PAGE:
Assessment using the ABC's is the cornerstone of emergency care and it should be a continuous and ongoing process. Just because initially someone's airway is patent doesn't mean it necessarily will stay that way. So the key point is to stay flexible in assessment and treatment. The mark of an ED physician is someone who can manage the airway (intubate), someone who can manage the breathing of a patient (set a ventilator) and someone who can provide cardiac or respiratory support (ACLS treatment of cardiac problems like shock, myocardial infarction or arrhythmias.)

Disposition[edit | edit source]

A central decision in emergency medicine is whether a patient requires emergent treatment, is suitable for admission, or is stable for discharge. Emergency physician training emphasizes prompt and appropriate disposition of patients to the location that best meets their health needs. In increasingly busy emergency departments, the emergency physician must choose tests judiciously, perform emergent interventions and procedures efficiently, and disposition patients appropriately. In most Western hospitals, the emergency department now serves as the "front door" of the hospital, with most inpatients having been admitted via the emergency department first. Further, the emergency department, unlike clinic or office based practices, generally has access to the full diagnostic and interventional resources of the hospital, allowing medical care to be front-loaded. Many diagnoses can now be made before the patient leaves the emergency department with the aid of resources like CT and MRI. And many definitive treatments can now be initiated in the emergency department as well, such as thrombolytics in heart attack and stroke, antibiotic treatment in severe infections, and surgical procedures like chest drains, incision and drainage of abscesses, and laceration repair.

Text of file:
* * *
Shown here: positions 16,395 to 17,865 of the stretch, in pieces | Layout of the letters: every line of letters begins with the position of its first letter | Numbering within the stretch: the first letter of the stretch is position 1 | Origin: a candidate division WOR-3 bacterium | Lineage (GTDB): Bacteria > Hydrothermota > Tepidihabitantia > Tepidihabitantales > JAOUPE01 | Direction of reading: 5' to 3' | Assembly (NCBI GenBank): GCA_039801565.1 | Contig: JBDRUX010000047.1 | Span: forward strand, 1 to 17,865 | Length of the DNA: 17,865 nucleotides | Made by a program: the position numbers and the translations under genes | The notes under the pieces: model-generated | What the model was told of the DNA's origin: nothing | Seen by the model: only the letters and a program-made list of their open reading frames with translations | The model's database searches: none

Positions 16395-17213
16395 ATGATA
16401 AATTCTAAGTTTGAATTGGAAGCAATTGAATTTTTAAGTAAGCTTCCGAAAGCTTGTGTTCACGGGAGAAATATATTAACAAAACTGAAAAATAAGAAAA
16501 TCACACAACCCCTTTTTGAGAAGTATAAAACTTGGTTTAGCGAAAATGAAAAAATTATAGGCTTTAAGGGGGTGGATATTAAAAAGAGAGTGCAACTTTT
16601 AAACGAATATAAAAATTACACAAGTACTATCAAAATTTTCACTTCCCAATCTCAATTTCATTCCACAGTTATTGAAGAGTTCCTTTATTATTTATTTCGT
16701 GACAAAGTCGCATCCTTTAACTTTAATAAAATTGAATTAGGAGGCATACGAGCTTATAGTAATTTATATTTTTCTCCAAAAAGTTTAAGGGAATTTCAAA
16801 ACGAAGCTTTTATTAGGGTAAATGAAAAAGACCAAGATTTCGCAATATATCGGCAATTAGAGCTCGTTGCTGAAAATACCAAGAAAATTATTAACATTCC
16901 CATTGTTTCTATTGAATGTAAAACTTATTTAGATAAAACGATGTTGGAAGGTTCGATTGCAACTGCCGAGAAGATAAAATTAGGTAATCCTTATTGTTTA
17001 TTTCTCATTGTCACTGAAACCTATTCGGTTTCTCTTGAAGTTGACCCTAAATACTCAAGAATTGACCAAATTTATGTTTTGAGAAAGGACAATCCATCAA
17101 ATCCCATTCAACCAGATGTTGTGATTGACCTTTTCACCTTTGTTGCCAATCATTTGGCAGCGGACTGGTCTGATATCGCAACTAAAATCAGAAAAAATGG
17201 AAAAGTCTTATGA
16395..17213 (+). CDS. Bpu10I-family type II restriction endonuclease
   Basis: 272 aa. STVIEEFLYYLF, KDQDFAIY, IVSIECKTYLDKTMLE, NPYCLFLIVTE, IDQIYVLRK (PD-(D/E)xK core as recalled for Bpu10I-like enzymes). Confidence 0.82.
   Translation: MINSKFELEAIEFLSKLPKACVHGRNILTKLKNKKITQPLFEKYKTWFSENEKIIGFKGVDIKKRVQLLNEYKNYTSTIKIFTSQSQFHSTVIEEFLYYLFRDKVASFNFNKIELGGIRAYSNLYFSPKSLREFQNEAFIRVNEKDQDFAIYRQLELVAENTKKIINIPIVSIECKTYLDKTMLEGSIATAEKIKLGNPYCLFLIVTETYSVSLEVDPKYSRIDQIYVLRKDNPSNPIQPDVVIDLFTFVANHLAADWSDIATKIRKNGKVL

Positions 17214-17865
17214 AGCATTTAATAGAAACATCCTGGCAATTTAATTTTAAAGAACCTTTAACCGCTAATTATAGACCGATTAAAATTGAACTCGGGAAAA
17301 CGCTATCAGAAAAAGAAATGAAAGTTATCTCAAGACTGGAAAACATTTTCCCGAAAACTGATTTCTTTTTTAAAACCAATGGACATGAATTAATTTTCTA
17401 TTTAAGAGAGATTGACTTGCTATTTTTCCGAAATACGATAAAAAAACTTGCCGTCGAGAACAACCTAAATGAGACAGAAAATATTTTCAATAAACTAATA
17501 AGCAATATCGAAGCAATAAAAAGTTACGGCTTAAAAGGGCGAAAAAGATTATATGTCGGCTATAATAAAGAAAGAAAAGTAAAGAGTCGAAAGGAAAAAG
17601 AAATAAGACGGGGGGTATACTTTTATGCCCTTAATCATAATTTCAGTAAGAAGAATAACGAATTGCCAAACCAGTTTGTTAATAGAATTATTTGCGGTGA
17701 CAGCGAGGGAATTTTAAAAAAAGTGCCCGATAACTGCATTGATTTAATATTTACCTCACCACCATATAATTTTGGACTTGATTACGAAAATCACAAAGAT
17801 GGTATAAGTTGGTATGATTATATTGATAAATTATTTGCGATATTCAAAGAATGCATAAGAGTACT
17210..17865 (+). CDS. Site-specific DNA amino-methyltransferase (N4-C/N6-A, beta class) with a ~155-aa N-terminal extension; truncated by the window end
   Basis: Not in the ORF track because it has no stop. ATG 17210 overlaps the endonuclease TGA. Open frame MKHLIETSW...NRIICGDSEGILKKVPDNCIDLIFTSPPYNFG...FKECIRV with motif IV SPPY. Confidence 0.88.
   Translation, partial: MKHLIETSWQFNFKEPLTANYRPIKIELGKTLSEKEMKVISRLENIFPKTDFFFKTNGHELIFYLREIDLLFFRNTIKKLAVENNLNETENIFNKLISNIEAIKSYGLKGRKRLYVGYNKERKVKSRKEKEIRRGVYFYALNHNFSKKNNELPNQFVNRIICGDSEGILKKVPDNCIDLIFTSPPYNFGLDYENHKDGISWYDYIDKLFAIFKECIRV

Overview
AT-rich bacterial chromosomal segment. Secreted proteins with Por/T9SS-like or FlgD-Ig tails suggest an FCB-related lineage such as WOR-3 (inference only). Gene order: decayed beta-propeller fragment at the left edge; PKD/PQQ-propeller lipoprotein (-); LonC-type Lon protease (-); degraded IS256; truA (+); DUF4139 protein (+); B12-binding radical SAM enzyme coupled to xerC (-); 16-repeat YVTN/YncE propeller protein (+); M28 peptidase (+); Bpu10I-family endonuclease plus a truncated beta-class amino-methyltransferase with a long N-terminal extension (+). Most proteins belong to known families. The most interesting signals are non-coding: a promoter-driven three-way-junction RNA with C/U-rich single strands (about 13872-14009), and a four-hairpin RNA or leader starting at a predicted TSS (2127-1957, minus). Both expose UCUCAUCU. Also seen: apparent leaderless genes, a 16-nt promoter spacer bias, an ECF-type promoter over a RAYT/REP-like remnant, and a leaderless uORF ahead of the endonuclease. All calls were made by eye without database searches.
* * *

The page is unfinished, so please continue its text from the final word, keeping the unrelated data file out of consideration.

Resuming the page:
Clinical crisis protocol[edit | edit source]

The "clinical crisis protocol" is an approach to dealing with urgent problems when a patient's life is in danger and there is limited time to act. Thus, diagnosis of the problem must be accompanied by initial empirical treatment, i.e. diagnosis and treatment must be carried out concurrently, even when it's far from clear what is going on. For example, severe bradycardia (heart rate < 40) may or may not be associated with symptoms such as syncope and can be due to many different causes, (e.g. third degree heart block, beta blocker overdose, use of an anti-cholinesterase without sufficient anticholinergic (e.g. neostigmine without glycopyrrolate or atropine), increased intracranial pressure, etc.)

An approach to rapidly assess the patient the trouble is sometimes needed:

LOOK: Color (cyanosis, erythema, pallor), respirations (rate, pattern), diaphoresis, bleeding/dressings/drains, neck (jugular venous distenstion, tracheal deviation), restlessness, discomfort

LISTEN: breath sounds (?equal), wheezes, crackles, stridor, heart sounds, patient’s complaints, observations of bystanders

FEEL: pulse (rate, intensity, pattern), grip strength (esp. after muscle relaxants given), forehead (temperature, diaphoresis)

GET: help, vital signs, old chart, crash cart, labs, chest x-ray... Again, we emphasize that initial empirical treatment is essential while we are finding out what is going on. For example, in the case of symptomatic severe bradycardia, intravenous atropine (0.6 - 1 mg) should be given (among other things).